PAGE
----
Saturday, August 15, 2015
Everyday Is A Con
There are things that give us sleepless nights. I don’t know about yours but on occasion, I have woken up in a cold sweat and petrified that I was clad in nothing but a skimpy scrotum hugging thong and writhing on stage at Nakivubo Stadium as one of Desire Luzinda’s backup dancers or, that I was driving down Kampala Road in a convertible Mercedes blaring out Selina Gomez music on the pimped up car stereo.
Most times I am terrified that I will fall for a con that will have me beating my head against the Idiot’s Wall. The last time I nearly fell for a con was when I got a call from somebody asking if I could meet his agent and buy a mechanical gadget off him. We would then sell it on to a ‘gullible’ German investor at three times the price.
I didn’t fall for it but I know Miki did. Since then, I am always on guard when calls from people I don’t know spring up out of the blue and who are pedalling a deal that’s obviously a con.
Reading the UK papers this week, one story was way off the radar that if I had the resources, I would have tracked down the victims and had them flogged in Wembley Stadium while a baying crowd shouts out – “Idiots, idiots, idiots!”
Alican Reilly is still a kid – if indeed as a 21-year-old, he’s still classed as a kid. Reilly has been banned from all buses and trains in London for his con – that of satisfying his foot fetish. He met his victims – three girls on the bus and conned them into removing their shoes. He didn’t stop there. He started smelling the insides of the shoes and wait for it, wait for it – also rubbing his groin.
It was only when he started moaning in a lustful and sexual way that the victims became suspicious and reported the incident to police.
I think there is a need to put this into a Ugandan perspective for it to properly digest – don’t you think? Take a woman who boards a taxi at Banda stage on Jinja road. As the taxi trudges on, Man sitting next to her asks her to remove her shoes.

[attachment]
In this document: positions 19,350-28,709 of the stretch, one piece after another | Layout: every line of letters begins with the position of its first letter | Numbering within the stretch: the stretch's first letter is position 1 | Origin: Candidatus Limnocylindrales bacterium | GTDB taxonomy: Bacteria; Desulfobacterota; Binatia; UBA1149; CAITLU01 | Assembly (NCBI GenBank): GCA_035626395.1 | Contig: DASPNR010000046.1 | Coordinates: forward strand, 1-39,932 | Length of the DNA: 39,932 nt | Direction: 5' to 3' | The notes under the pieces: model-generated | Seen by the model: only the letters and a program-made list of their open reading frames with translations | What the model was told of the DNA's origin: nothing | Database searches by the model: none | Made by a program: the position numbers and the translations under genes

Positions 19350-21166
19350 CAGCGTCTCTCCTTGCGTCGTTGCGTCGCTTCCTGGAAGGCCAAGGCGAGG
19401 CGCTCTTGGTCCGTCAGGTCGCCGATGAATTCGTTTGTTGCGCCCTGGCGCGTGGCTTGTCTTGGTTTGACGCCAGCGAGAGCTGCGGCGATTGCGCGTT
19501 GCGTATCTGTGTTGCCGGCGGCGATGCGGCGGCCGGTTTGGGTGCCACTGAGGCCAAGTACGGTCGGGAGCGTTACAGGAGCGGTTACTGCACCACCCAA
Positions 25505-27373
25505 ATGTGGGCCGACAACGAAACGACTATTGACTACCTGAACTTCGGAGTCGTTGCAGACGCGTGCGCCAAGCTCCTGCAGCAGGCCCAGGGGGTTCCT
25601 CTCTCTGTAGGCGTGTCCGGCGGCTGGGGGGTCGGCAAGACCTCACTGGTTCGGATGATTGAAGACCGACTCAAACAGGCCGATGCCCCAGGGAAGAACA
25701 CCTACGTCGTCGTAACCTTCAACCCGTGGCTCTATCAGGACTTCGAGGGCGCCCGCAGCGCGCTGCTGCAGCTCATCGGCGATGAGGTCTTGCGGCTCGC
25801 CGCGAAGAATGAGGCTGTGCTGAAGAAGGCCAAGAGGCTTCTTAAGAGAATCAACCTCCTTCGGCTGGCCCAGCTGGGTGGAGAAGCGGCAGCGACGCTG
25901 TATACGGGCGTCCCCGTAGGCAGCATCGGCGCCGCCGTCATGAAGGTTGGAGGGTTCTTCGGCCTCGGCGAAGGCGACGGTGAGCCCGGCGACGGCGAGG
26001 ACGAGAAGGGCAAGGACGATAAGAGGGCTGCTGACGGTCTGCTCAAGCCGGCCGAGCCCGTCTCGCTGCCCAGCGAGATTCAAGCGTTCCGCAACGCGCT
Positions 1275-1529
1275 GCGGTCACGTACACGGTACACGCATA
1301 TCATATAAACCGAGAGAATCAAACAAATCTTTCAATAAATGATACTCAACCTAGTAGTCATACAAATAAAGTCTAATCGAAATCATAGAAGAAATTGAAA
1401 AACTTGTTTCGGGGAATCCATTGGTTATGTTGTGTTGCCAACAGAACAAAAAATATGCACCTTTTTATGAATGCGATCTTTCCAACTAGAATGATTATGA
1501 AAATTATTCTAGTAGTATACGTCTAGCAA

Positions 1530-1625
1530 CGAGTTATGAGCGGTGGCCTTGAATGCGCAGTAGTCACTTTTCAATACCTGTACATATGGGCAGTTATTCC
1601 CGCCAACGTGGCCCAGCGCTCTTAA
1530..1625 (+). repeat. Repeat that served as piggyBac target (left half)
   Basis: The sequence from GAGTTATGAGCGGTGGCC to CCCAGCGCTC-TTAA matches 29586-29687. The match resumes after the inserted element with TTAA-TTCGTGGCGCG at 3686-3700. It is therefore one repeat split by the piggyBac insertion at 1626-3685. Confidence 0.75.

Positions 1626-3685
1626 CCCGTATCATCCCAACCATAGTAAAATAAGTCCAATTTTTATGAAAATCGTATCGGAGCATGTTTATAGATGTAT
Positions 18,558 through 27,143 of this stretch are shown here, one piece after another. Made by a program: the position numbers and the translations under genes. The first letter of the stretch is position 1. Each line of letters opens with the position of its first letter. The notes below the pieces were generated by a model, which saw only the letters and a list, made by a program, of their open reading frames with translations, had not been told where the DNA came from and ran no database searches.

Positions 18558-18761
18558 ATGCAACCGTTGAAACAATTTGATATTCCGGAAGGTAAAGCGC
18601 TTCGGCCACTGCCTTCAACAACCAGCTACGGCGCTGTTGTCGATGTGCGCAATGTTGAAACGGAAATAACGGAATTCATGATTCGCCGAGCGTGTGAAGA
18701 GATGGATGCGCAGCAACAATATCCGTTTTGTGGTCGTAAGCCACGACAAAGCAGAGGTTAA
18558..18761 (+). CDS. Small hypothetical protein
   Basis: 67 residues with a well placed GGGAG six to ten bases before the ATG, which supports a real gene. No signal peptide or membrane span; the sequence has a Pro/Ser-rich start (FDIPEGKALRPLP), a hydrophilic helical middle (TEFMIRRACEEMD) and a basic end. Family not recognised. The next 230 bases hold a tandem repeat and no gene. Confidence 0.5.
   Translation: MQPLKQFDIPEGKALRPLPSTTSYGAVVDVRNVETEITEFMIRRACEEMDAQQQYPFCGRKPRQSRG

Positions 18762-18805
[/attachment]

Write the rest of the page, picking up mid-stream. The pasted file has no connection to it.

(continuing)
Despite having gone to a fine school - Gayaza and scored an upper second from Makerere University, she doesn’t ask why. She doesn’t even slap or hurl a couple of tumbavu’s at him. But she complied because like the victims in the UK said: “It sounded official, like he was a ticket inspector or undercover cop.” Hmm!
Strike a pause there. When exactly did the alarm bells start ringing? Should it not have sounded the moment he sat down next to them? I guess, but it didn’t. Not even when he asked them take off their shoes or he started smelling the insides of the shoes and it was not when he started rubbing his groin. It was only when he started making ‘lustful moans’ that they figured something was not right.
I have tried to be sympathetic to the victims but I really can’t - even if the incident had happened in the heart of Vatican City with that man in a big white hat and robes looking on from his balcony.
You would have thought that common sense would have kicked – not so? Maybe not, because like Waitress in Kitintale once told me when I asked if she had any intention of opening my beer, her response was precise: “But you only asked for a beer – you didn’t tell me to open it.” At least I hurled a tumbavu – even though it was a quiet one because she was built like Floyd Mayweather’s sister.
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